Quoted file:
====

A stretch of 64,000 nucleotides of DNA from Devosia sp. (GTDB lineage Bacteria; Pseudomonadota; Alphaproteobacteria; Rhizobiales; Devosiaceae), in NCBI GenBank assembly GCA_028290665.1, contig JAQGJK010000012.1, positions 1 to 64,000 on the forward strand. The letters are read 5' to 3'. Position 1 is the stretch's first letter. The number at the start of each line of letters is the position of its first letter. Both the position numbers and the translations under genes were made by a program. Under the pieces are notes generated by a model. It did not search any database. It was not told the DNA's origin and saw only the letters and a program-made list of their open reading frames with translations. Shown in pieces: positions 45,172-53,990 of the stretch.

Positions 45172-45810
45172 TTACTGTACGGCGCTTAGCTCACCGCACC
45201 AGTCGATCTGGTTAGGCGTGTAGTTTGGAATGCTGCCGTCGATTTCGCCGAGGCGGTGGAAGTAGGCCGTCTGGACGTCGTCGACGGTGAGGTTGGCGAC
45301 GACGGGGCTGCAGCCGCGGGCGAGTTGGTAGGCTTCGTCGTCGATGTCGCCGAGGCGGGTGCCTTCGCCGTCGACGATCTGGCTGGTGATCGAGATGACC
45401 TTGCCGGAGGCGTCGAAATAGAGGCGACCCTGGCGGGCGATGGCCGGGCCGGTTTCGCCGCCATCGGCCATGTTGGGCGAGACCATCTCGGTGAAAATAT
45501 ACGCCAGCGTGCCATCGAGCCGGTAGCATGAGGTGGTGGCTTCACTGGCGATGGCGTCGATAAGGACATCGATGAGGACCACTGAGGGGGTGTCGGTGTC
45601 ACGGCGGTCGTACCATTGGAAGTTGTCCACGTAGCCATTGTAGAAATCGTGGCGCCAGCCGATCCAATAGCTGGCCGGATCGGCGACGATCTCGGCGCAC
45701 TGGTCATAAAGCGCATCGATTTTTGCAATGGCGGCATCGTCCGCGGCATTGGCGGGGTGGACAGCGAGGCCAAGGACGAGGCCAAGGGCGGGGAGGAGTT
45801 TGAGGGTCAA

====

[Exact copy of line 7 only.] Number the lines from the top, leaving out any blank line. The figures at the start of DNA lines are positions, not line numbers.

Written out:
45501 ACGCCAGCGTGCCATCGAGCCGGTAGCATGAGGTGGTGGCTTCACTGGCGATGGCGTCGATAAGGACATCGATGAGGACCACTGAGGGGGTGTCGGTGTC